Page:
A P Namboodiri shared with this author the hardships his family faced during this period. It was a common practice of the Mappilas to ask for alms from Hindu households and the Hindus would donate grains and utensils to them. Yet, Namboodiri's grandfather got suspicious as the Mappilas started asking for tools for cutting and sawing. Anyway, he would donate whatever the Mappilas asked for.
One day, the Mappilas arrived and asked for guns. Their request wasn't granted and they had to leave empty handed. Soon, Namboodiri's grandfather heard the news of the riots and that the rioters were approaching their area for murder and robbery. He immediately told his family to leave. The rioters invaded their house soon after and searched everywhere but found no one. On their way back, they saw two of the inmates hiding nearby. The rioters caught hold of them and ordered them to give them the guns. When they refused, the rioters slashed them to death in the backyard of the house. The rioters searched every corner of the house, but they were unable to break open one room. They even used an iron ram to break open the doors of that room but failed. Namboodiri showed us the marks left behind by that impact on the door, which is still in place firmly in his old house.
C Sankaran Nair, who was the president of Indian National Congress, described the savagery of the Mappilas during the Malabar riots in one of his books. In that book, he writes about an incident where a woman was raped by the Mappila rioters in front of her husband and brother.
N C V Namboodiri recalls the experiences of his father. One day, some Muslims from Chengara came to his house and said, “We are going for a war against the British. We need some guns and other weapons. We need some money and grains as well. We will protect you, we are against the British.” Believing this claim, Namboodiri's grandfather handed out guns, grains and Rs 500 to the Mappilas. His grandfather told the rest of the family that they were safe and there was no need to flee as the Mappilas had promised him security. However, at night around 8pm, a group of Muslim agitators arrived at the house and called Namboodiri's grandfather. They said, “We are going for war, we need your auspicious token.” The man of the house replied, “I already gave the token to you.” The Mappilas refused to leave. “No, we are leaving at this moment. We just need your blessings.” When Namboodiri's grandfather told the manager of the house to give Rs 100 to the Mappilas, they said, “We need the money from your hand for auspiciousness.” The innocent Hindu man believed what the Mappila said and came close to them to donate the money. As soon as he appeared in front of them, he was shot with the same gun he had handed to the Mappilas earlier.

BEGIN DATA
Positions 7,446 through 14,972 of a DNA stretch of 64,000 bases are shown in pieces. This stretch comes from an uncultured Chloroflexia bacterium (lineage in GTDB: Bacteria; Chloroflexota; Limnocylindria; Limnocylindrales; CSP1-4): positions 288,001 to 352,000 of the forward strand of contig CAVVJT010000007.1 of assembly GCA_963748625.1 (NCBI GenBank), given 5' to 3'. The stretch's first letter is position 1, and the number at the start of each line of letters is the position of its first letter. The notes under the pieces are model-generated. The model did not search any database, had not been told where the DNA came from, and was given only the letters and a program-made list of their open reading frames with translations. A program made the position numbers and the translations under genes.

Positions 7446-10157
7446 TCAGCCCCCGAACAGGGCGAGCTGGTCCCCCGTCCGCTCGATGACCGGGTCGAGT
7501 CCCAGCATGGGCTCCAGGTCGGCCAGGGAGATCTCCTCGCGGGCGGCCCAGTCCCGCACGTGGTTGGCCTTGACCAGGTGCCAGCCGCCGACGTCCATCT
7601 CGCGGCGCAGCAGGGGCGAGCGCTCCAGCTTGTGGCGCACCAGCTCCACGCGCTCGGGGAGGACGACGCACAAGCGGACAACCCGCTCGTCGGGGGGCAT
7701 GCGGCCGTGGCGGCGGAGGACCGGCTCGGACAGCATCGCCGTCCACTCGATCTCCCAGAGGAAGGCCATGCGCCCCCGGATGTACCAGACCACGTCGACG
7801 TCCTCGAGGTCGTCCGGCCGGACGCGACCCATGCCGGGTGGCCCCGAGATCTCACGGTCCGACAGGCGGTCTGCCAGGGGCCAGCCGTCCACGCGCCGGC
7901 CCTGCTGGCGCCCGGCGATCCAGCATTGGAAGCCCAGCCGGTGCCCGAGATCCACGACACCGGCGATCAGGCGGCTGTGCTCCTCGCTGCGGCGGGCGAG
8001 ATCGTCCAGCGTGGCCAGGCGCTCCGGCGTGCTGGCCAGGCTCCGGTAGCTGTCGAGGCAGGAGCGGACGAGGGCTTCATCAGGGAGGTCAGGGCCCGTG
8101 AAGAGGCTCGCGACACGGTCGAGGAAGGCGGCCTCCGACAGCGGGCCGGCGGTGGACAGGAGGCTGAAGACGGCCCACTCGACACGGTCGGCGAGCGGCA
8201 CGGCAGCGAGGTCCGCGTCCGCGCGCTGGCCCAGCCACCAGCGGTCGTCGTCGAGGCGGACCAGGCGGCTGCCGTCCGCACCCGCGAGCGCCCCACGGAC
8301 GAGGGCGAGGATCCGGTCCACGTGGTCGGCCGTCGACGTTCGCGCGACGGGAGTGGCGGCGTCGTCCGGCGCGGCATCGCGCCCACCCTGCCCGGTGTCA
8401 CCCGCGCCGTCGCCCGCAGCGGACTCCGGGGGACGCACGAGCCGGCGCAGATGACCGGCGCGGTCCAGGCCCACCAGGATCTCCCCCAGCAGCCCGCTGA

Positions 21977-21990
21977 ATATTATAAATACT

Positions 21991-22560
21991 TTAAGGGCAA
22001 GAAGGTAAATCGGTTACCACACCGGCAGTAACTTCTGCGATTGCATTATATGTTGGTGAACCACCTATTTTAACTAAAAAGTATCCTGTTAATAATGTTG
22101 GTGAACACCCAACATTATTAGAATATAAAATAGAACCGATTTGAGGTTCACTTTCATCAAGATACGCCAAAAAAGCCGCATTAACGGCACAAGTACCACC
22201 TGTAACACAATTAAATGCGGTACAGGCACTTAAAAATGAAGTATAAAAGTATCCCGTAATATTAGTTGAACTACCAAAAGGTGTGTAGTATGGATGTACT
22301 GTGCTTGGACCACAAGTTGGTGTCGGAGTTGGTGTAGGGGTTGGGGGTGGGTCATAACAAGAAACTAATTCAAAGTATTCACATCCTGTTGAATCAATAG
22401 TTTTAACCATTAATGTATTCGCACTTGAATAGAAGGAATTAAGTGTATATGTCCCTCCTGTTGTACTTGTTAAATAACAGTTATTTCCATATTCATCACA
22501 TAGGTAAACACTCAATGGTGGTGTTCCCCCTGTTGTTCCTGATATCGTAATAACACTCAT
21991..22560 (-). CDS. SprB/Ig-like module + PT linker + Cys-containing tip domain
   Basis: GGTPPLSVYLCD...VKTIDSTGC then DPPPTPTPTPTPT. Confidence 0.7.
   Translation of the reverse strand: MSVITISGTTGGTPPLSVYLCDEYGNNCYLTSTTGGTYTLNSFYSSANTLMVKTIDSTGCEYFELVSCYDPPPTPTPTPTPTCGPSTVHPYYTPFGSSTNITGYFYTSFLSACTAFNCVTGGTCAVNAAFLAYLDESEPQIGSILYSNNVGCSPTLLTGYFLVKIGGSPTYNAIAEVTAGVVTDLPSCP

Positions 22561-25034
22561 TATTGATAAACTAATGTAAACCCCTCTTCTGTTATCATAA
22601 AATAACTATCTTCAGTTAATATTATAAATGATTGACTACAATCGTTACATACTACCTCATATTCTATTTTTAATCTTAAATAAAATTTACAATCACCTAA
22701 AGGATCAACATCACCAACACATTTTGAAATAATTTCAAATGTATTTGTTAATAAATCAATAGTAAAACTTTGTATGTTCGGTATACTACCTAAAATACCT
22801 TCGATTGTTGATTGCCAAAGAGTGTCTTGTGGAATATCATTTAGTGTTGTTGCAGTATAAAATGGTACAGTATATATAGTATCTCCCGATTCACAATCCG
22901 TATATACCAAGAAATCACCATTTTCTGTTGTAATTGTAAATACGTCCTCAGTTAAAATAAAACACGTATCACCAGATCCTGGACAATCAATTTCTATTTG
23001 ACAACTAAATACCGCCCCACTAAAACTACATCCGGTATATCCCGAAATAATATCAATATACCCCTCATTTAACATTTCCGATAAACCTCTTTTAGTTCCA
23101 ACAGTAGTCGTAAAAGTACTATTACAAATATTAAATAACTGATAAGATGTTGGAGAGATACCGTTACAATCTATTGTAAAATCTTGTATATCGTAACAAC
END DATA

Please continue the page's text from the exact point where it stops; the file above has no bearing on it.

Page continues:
Hearing the gunshot and the ensuing chaos, the rest of the family members fled. Their house was robbed in their absence. When Namboodiri’s father returned to his house after the riots ended, he saw the degraded body of his father lying there on the ground, bitten and snatched away by the crows.
The Tuvvur well incident is something which needs as much attention as the Wagon Tragedy. The Muslim rioters confined captured Hindu men and lined them up near a well in a place called Tuvvur. Each one of them was asked whether they were ready to convert to Islam. Those who were not ready to abandon their dharma were decapitated and thrown into the well. Some would survive the initial slicing of the throat, but they had to go through the agony of pain till death inside the dry well. K Madhavan Nair, an Indian National Congress leader who visited the well after six months of the incident, said he saw more than 20 skulls in the well. Natives of the place claim that over 40 people were killed and dumped in the well. Even to this day, people avoid going near the well in the fear of being haunted by the ghosts.
Squeezing in all the details into a four-episode documentary on the Malabar riots proved to be very difficult for me. We managed to cover just the tip of the iceberg. But, we could definitely come to a conclusion on the matter after our research.
Let's run through the theories once again and identify the one that stands.
1. The Malabar riots as the Malabar rebellion, an Indian Independence movement against British colonialism.
How can that be when the rioters attacked and assaulted Hindu people who had no connection with the British administrators? Mass religious conversions formed the backdrop of the riots as well. Therefore, the Malabar riots can never be an independence movement.
2. The Malabar riots as an agricultural revolution aimed at dismantling the feudal landlords and establishing an egalitarian society.
If the Muslim rioters attacked and annexed only the properties of feudal landlords, we could have acknowledged this theory. But, thousands of poor Hindus who were labourers, tenants and craftsmen were brutally murdered, and all Muslim landlords were left alone without any harm. Thus, the theory of agricultural revolution breaks apart.
This leaves us with only one conclusion for the Malabar riots.
3. The Malabar riots as a genocide against Hindus.
The people who actually survived the ordeal will accept nothing other than this description of the incident.